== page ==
Adrenocortical Carcinoma

Condition 101

What is the definition of Adrenocortical Carcinoma?

Adrenocortical carcinoma (ACC) is a cancer of the adrenal glands. The adrenal glands are two triangle-shaped glands. One gland is located on top of each kidney.

What are the alternative names for Adrenocortical Carcinoma?

Tumor - adrenal; ACC - adrenal

What are the causes for Adrenocortical Carcinoma?

ACC is most common in children younger than 5 years old and adults in their 40s and 50s.

The condition may be linked to a cancer syndrome that is passed down through families (inherited). Both men and women can develop this tumor.

ACC can produce the hormones cortisol, aldosterone, estrogen, or testosterone, as well as other hormones. In women the tumor often releases these hormones, which can lead to male characteristics.

ACC is very rare. The cause is unknown.

What are the symptoms for Adrenocortical Carcinoma?

Symptoms of increased cortisol or other adrenal gland hormones may include:

  • Fatty, rounded hump high on the back just below the neck (buffalo hump)
  • Flushed, rounded face with pudgy cheeks (moon face)
  • Obesity
  • Stunted growth (short stature)
  • Virilization -- the appearance of male characteristics, including increased body hair (especially on the face), pubic hair, acne, deepening of the voice, and enlarged clitoris (females)

Symptoms of increased aldosterone are the same as symptoms of low potassium, and include:

  • Muscle cramps
  • Weakness
  • Pain in the abdomen

What are the current treatments for Adrenocortical Carcinoma?

Primary treatment is surgery to remove the tumor. ACC may not improve with chemotherapy. Medicines may be given to reduce production of cortisol, which causes many of the symptoms.

What is the outlook (prognosis) for Adrenocortical Carcinoma?

The outcome depends on how early the diagnosis is made and whether the tumor has spread (metastasized). Tumors that have spread usually lead to death within 1 to 3 years.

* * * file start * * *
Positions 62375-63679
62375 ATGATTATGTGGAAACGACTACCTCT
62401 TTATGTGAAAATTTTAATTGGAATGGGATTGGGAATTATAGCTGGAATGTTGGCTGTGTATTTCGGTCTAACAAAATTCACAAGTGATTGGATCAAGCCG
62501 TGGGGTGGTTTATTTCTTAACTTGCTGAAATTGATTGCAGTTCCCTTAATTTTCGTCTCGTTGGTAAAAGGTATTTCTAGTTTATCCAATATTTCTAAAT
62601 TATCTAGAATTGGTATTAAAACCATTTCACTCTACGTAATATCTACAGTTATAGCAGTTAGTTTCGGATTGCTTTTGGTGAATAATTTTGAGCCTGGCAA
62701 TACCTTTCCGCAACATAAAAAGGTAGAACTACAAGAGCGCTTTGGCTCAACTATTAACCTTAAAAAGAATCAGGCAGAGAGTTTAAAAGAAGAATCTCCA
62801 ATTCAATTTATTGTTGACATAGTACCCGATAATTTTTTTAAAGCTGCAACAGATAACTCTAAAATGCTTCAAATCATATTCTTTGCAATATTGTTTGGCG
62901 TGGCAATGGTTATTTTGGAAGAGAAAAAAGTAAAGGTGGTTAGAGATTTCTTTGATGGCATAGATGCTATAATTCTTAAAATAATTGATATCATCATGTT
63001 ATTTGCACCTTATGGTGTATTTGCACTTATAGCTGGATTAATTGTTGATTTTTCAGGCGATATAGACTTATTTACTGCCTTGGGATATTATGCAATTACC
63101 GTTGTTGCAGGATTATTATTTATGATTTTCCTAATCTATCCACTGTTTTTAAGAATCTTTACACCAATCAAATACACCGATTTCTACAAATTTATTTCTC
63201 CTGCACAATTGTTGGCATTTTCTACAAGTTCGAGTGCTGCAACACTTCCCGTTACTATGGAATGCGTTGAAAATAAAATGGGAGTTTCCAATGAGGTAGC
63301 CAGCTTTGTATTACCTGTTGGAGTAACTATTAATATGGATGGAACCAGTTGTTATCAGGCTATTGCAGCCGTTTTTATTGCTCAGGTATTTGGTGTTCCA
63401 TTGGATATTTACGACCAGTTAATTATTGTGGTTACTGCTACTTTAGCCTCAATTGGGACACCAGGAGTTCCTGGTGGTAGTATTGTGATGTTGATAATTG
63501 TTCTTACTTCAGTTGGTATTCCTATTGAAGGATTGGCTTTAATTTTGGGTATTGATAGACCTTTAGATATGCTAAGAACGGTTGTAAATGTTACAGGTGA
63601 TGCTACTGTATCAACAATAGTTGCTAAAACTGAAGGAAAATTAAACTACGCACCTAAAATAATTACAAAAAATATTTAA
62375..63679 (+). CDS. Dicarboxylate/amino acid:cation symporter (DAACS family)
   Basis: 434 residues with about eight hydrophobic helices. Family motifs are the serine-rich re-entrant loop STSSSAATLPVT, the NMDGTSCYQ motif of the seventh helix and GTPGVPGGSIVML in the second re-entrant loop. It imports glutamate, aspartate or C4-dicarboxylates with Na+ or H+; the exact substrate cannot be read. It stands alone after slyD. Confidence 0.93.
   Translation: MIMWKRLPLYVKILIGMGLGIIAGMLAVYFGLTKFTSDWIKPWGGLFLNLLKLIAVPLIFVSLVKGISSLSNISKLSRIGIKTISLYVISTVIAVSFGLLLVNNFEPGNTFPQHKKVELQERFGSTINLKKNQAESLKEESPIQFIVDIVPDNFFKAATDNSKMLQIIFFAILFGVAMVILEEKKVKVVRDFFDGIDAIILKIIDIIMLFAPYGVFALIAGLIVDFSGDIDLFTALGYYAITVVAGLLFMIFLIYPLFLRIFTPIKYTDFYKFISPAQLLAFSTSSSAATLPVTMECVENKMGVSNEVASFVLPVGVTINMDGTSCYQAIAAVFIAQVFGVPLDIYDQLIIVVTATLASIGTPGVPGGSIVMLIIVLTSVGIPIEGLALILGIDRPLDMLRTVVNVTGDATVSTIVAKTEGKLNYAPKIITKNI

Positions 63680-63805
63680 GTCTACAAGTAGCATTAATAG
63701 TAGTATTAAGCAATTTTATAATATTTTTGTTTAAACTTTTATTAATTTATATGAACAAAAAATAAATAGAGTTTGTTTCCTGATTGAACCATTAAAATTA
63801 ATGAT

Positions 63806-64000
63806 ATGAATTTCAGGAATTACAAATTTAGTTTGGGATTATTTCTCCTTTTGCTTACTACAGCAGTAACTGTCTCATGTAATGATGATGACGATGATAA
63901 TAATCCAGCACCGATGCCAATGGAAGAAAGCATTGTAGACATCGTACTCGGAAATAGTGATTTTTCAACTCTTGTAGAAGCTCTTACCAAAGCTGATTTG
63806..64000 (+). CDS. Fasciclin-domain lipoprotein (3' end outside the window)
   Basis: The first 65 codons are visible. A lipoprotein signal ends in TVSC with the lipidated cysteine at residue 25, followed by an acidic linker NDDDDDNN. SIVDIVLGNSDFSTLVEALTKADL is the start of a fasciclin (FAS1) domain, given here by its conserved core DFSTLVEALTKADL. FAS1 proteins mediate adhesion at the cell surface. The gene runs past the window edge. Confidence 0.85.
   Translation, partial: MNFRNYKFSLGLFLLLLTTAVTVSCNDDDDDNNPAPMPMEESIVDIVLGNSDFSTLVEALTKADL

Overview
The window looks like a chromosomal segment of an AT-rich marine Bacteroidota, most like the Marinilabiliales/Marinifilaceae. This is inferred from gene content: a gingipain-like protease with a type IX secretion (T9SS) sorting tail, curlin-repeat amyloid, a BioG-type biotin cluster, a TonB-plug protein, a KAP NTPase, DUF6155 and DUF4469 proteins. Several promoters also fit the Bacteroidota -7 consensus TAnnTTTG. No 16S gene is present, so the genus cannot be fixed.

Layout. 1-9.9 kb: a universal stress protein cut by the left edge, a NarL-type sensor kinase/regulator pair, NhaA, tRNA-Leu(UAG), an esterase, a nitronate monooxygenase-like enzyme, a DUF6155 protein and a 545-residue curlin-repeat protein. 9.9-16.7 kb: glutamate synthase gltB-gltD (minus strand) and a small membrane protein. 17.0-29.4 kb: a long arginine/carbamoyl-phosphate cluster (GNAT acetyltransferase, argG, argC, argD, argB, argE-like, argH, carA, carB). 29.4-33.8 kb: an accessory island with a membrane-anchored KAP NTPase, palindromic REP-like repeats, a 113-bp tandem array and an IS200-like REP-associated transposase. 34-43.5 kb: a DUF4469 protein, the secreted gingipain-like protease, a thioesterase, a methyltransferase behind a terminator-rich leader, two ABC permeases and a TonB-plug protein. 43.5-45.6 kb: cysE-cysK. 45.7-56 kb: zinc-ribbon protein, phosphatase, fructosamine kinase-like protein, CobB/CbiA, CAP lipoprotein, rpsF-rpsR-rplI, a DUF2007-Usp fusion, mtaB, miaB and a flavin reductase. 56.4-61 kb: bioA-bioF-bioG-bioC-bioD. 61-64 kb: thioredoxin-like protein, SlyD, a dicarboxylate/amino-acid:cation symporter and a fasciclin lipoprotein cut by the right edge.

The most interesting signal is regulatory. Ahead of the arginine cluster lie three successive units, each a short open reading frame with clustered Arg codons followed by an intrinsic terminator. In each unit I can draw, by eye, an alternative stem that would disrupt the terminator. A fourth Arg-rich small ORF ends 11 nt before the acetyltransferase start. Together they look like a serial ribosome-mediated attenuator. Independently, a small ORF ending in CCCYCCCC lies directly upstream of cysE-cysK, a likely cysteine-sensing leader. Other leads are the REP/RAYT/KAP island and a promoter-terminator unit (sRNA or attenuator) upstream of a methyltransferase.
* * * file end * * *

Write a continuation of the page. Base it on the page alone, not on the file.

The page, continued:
What are the possible complications for Adrenocortical Carcinoma?

The tumor can spread to the liver, bone, lung, or other areas.

When should I contact a medical professional for Adrenocortical Carcinoma?

Call your provider if you or your child has symptoms of ACC, Cushing syndrome, or failure to grow.


Allolio B, Fassnacht M. Adrenocortical carcinoma. In: Jameson JL, De Groot LJ, de Kretser DM, et al, eds. Endocrinology: Adult and Pediatric. 7th ed. Philadelphia, PA: Elsevier Saunders; 2016:chap 107.

National Cancer Institute website. Adrenocortical carcinoma treatment (Adult) (PDQ) - health professional version. Updated November 13, 2019. Accessed November 18, 2019.

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Latest Research

Latest Advance
  • Condition: Adrenal tumors
  • Journal: Il Giornale di chirurgia
  • Treatment Used: Open surgery
  • Number of Patients: 26
  • Published —
The study researched the effects of open (using a large incision) surgery for adrenal tumors.
Latest Advance
  • Condition: Benign and Malignant Adrenal Tumors
  • Journal: Il Giornale di chirurgia
  • Treatment Used: Adrenalectomy
  • Number of Patients: 21
  • Published —
This study identified the advantages of laparoscopic adrenalectomy in comparison to open adrenalectomy.
Latest Advance
  • Condition: Advanced Melanoma or PD-L1-Positive Advanced, Relapsed, or Refractory Solid Tumor or Lymphoma
  • Journal: The Lancet. Oncology
  • Treatment Used: Pembrolizumab
  • Number of Patients: 863
  • Published —
This study tested the safety and efficacy of using pembrolizumab to treat patients with advanced melanoma or PD-L1-positive advanced, relapsed, or refractory solid tumor or lymphoma.
Latest Advance
  • Condition: Metastatic Adrenocortical Carcinoma in the Spine
  • Journal: Medicine
  • Treatment Used: Combination of Cement Augmentation, Radiotherapy together with Adjuvant Programmed Cell Death 1 (PD-1) Therapy
  • Number of Patients: 1
  • Published —
This case report discusses a 42-year-old woman diagnosed with spinal metastases of adrenocortical carcinoma treated with cement augmentation via a posterior approach, radiotherapy, radiofrequency ablation of psoas major muscle occupying lesions, right chest wall, liver and kidney recess together with adjuvant PD-1 therapy.